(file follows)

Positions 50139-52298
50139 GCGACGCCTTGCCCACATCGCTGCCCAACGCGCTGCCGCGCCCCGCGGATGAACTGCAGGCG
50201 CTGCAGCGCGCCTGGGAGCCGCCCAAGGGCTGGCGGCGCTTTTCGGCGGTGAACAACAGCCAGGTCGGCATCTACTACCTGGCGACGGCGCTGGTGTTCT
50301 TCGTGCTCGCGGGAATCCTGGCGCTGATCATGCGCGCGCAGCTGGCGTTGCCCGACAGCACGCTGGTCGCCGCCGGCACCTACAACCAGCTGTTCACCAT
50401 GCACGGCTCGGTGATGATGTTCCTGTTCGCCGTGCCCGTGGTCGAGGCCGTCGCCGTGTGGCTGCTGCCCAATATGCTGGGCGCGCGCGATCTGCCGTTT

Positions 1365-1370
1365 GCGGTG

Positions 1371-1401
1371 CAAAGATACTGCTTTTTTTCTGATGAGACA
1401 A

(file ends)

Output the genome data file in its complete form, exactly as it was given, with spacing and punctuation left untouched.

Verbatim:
Positions 50139-52298
50139 GCGACGCCTTGCCCACATCGCTGCCCAACGCGCTGCCGCGCCCCGCGGATGAACTGCAGGCG
50201 CTGCAGCGCGCCTGGGAGCCGCCCAAGGGCTGGCGGCGCTTTTCGGCGGTGAACAACAGCCAGGTCGGCATCTACTACCTGGCGACGGCGCTGGTGTTCT
50301 TCGTGCTCGCGGGAATCCTGGCGCTGATCATGCGCGCGCAGCTGGCGTTGCCCGACAGCACGCTGGTCGCCGCCGGCACCTACAACCAGCTGTTCACCAT
50401 GCACGGCTCGGTGATGATGTTCCTGTTCGCCGTGCCCGTGGTCGAGGCCGTCGCCGTGTGGCTGCTGCCCAATATGCTGGGCGCGCGCGATCTGCCGTTT

Positions 1365-1370
1365 GCGGTG

Positions 1371-1401
1371 CAAAGATACTGCTTTTTTTCTGATGAGACA
1401 A